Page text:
Today Microsoft announced Office 2013 and provided general access to a preview version. I’m delighted to come out from under wraps to report that ComplyXL supports Office 2013.
The announcement was a webcast shown at noon PDT and led by Steve Ballmer. However the interesting stuff was presented by Kirk Koenigsbauer who demonstrated Office 2013 on a Surface tablet.
Kirk’s demo was conducted using a Microsoft Surface tablet running Windows 8. A major focus of Office 2013 is support for touch in Windows 8. Office 2013 does run on a PC with Windows 7 (its on Windows 7 we tested Office 2013 with ComplyXL). But there is an intense focus on many interesting little enhancements to various Office products intended to make using Office practical when used on a tablet. I don’t want to give the appearance of dismissing these changes which seemed really appropriate. However…
Windows on ARM
To me what was remarkable about the demo was that it was on a Surface tablet. One based on an ARM CPU not an x86 CPU. Ballmer later reinforced this by drawing attention to the fact this was full Windows and Office running on an ARM chip. So the demo dismissed the notion that Windows and Office on an ARM based Surface device will be some cut down product.
This has to be a concern for Apple and especially Android. Its now clear that in a few months Microsoft intends to release a tablet that is enterprise-ready, one with all the benefits and pitfalls of Windows. Benefits and pitfalls corporate IT departments know so may have an easier time getting into the enterprise.
The New iPad has the high resolution ‘retina’ display which is a real benefit. But it lacks many enterprise features and *any* mouse support so its a challenge to use the iPad in the enterprise to, for example, access a remote desktop or undertake other ‘legacy’ functions. Sure, some remote desktop clients for the iPad have on-screen mice but then you need to lift your fingers to the screen all day and that’s tiring. By contrast Microsoft’s Surface tablet has a track pad built into the keyboard which is part of the Surface device’s cover. I’m sure omitting mouse support was intended to reinforce the touch aspect of the iPad but it seem to me to be strange decision.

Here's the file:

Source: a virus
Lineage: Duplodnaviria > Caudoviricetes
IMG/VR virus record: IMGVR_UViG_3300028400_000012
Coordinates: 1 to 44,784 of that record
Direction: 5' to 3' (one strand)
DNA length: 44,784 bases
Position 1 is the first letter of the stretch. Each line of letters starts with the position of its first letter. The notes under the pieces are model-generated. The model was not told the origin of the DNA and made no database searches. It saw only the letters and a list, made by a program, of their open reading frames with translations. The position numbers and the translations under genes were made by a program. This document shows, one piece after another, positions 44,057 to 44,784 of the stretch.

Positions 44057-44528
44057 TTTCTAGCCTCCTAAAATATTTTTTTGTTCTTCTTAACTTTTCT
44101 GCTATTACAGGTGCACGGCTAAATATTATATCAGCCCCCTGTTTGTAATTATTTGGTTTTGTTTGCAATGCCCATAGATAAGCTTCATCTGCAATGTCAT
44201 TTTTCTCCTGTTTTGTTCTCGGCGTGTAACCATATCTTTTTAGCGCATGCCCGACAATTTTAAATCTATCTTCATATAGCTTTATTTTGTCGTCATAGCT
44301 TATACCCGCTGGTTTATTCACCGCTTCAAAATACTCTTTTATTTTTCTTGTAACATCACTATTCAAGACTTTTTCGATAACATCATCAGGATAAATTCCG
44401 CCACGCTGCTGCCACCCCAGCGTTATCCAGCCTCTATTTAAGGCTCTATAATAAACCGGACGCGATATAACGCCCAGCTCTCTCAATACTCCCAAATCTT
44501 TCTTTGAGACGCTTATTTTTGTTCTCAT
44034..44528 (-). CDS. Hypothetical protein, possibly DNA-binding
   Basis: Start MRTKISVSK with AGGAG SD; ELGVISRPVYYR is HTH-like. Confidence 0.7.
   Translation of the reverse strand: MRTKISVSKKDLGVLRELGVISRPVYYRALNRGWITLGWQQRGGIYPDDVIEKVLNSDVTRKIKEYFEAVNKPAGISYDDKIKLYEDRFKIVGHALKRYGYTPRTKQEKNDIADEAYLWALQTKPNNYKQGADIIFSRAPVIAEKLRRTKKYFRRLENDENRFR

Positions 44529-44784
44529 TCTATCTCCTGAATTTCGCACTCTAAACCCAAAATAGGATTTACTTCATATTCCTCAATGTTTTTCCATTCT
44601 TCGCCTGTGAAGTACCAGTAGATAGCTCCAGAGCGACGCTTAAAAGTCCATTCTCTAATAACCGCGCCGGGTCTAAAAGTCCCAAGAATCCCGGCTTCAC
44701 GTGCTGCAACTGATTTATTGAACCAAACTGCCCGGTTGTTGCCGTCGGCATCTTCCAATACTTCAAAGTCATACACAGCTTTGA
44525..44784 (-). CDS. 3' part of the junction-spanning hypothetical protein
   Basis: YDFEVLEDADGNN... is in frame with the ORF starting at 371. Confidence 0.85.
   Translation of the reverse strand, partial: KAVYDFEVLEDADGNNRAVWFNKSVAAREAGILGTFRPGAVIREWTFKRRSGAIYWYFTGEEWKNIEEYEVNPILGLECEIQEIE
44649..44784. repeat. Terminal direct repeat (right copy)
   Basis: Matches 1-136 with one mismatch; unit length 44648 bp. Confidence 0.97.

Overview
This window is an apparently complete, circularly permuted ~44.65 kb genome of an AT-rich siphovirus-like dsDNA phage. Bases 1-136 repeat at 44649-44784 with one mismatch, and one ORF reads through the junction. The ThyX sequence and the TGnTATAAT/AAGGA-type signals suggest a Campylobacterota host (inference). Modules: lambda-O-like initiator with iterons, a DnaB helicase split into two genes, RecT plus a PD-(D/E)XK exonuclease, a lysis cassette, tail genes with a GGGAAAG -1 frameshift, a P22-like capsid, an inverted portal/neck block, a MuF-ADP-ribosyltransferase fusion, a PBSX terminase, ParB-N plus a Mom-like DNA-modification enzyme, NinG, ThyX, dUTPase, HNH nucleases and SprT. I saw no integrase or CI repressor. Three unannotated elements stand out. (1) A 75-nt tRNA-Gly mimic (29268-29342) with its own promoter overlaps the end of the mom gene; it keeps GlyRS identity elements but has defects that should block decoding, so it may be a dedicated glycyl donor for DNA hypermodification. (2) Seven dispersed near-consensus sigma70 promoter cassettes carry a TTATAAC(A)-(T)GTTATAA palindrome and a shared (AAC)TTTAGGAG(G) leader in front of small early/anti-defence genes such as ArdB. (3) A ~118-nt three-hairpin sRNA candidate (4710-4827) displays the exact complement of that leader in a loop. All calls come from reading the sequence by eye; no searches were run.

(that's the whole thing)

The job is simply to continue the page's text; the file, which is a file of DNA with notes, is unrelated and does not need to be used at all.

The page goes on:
No one expects Microsoft’s Surface tablet to be cheap. The speculation I’ve read suggests the same price as an iPad. So for the price conscious market Android will be well represented (perhaps by Kindle Touch from Amazon). At the more expensive end there will be the iPad with it’s high resolution screen and Microsoft’s Surface tablet running Windows 8 and Office 2013. The iPad has it’s AppStore (TM) but potentially Microsoft has every application running on Windows on a tablet. And if there is a high solution version of Surface so much the better.
Of course Microsoft felt compelled to play catch up by letting everyone know they were good cloud citizens too. But are they? The example shown in the demo was of people collaborating on documents. One was him working on a Word document at work and then at home (different machine, see). The document could even be seen on a Windows 8 phone (no mention of other devices that are actually used). The other example was a group collaborating around a OneNote document.
In either case, these documents are stored in the ‘cloud’. Actually by Microsoft’s SkyDrive service. What if I don’t want to use SkyDrive? What if I want to use my company’s storage facility or Amazon S3? Where is this data being stored. Can I control the jurisdiction so the laws of my country apply to its access and retention? What about security of it’s storage? No mention was made of any of these issue let alone the answers.